The visual cue here is "WAIT"
it is common sense to press the white button and wait at a set of traffic lights until we see and hear the sound of the beeping and the green flashing man.
But what if somebody couldn't even spell, or read the word "WAIT"?
if the user in this case wasn't English, this still shouldn't be a problem as in there own country, having used traffic lights before they would have learnt the Stop and "WAIT" procedure.
However if the user was english but could not read a word in a sentence, then by looking at the visual diagram at the bottom of the traffic light this would give them an idea that the red man means danger and that they should wait! and That the green man means go,
But what if this user was Blind?
if the user was blind he or she would wait until they hear the sound (beeping sound) where this tells them it is safe to cross.Why does this work?
This visual cue clearly shows a speed limit road marking at 30MPH.
Drivers that see this sign know that it is a offence to drive past this mark above that speed.
The marking is on a red background which signifies danger.
The marking is also white, large and stretched so cars at a speed can see it when driving over at a pace.
This image shows a disabled car parking spot.
As a driver looks for a space to park, they see this visual cue, the driver automatically Carry's on.
However if the driver is disabled then this visual cue will be what they are looking for.
The visual cue in this image does not have to have the word "DISABLED" to get peoples attention,
with just a basic stick man in a half circle, represents and signifies to all National public citizens, that this icon is for disabled use only!
The yellow lines are ergonomically designed to form a purpose, it"s function is to stand out from the rest of the parking slots, as other parking bays are white and need no aesthetics to only line and colour. Disabled parking bays are more important and require a more semiotic meaning to communicate the full message. The yellow means caution or warning to motorists. This tells the driver only specific drivers can use this space.
When a person is walking in an unknown environment, he or she is unaware of the building or place they are walking around.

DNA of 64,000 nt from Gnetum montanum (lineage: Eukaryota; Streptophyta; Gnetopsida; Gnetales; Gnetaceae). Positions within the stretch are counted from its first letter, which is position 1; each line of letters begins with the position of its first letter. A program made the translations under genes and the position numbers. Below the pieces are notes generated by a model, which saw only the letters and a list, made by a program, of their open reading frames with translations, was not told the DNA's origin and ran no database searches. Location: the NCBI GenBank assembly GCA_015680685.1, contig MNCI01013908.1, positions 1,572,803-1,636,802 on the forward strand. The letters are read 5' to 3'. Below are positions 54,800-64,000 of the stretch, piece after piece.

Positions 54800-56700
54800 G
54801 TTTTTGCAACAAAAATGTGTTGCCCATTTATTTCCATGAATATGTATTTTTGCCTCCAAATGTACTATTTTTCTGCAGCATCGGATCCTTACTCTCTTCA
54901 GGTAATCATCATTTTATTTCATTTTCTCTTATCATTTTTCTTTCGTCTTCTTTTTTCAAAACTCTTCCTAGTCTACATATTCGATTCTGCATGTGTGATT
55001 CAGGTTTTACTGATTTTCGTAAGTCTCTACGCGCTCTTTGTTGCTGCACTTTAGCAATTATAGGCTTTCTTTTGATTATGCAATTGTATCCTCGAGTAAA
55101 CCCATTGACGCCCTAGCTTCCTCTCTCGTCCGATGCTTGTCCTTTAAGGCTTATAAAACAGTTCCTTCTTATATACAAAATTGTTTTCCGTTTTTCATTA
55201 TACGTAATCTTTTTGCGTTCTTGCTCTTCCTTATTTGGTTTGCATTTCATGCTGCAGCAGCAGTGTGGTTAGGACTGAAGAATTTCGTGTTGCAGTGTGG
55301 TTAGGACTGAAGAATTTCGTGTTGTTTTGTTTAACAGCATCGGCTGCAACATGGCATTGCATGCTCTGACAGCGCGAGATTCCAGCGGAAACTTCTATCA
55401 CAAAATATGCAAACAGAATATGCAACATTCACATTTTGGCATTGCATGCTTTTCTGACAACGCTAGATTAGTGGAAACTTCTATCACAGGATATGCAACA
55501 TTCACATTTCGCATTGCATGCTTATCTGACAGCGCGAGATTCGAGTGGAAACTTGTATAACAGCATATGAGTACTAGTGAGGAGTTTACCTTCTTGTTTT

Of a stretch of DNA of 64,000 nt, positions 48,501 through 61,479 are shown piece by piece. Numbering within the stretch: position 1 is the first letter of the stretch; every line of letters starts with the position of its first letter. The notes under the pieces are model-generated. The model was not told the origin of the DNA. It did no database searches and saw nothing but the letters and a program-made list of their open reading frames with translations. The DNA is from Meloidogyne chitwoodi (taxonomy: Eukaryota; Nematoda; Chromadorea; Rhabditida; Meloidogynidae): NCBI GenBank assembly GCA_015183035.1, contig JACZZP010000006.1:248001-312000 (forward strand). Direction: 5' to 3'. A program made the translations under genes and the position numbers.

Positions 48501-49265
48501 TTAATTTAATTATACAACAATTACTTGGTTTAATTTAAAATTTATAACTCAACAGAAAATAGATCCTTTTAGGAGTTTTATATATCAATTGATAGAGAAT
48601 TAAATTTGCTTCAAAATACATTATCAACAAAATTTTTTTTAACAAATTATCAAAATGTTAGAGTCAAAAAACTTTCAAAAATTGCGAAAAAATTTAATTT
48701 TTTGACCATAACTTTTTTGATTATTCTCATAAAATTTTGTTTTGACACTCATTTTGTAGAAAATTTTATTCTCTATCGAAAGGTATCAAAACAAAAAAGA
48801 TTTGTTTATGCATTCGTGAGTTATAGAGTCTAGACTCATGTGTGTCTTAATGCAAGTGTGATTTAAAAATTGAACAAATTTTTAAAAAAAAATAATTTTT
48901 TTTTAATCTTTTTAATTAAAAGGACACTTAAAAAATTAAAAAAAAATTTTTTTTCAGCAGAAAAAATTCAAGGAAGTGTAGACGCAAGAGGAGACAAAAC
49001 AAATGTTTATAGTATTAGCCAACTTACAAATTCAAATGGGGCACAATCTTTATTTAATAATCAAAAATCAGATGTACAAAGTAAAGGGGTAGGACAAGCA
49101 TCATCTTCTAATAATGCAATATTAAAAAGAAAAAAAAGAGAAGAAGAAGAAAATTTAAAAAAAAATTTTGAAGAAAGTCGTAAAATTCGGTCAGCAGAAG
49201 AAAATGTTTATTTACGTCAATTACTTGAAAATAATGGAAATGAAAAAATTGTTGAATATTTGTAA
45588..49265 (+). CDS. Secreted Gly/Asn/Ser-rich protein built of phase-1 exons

with the help of this simple yellow line that directs the visitor around the building, it is known as a visual cue.
It reacts in the same way as a website. For example when a user lands on a random page they are unsure what to do next. But with the help of some use full Buttons that act as navigation, the user can feel more at home and they can enjoy a more user friendly site
without getting frustrated.
Visual cues like this can normally be found in large art galleries Universities and Hospitals.
Quote below from
"Take the exit on the left at the top of escalator.
Go up stairs on the left signed 'Barbican' .
Continue straight ahead approx 100m and take first right onto 'Gresham Street'.
Continue down Gresham Street, taking third left signed 'Wood Street'
Continue down 'Wood Street' and take escalators at the end on the left handside with the yellow pavement writing saying 'Barbican Centre Follow' (just before the main road)
At the the top of escalators follow the yellow line straight ahead .
Cointinue straight ahead past the the reception for 125 london Wall 'JP Morgan'
Cross the bridge into barbican building and take an immediate left into 'Wallside'
Take an immediate right and walk down two flights of stairs.
The Clinic shares premises with the Barbican Dentist in the 'Postern Building'."
This screen grab of a website, is of modern designing agency, who design interactive media. The visual cues here show images of interactive elements such as laptops,cameras, smart boards, and mobiles. Ergonomically They have taken these images and turned them into visual cues by making these icons the main point of the user's interest. To do this they have used software such as (flash) to turn these visual cues into interactive buttons using advaced technology and skills, so when the user hovers and clicks on the the images, they will respond to the users actions, and perform a task programmed by the designer.
The reason why Google is one of the best web search engines in the world is because of it's userbillity, and mechanics. To use the search bar there is no hard task at all. The userbilllity rule requires 3 steps for landing on the page you want. In this case the first step is to type your source, the second step is to select a button to search for and the third choice is to locate the right website on the results page. in some cases it may take more then three clicks to find a page you want, because there may be millions of sites under the same search criteria so you may need to specifically define your search to meet the subject matter.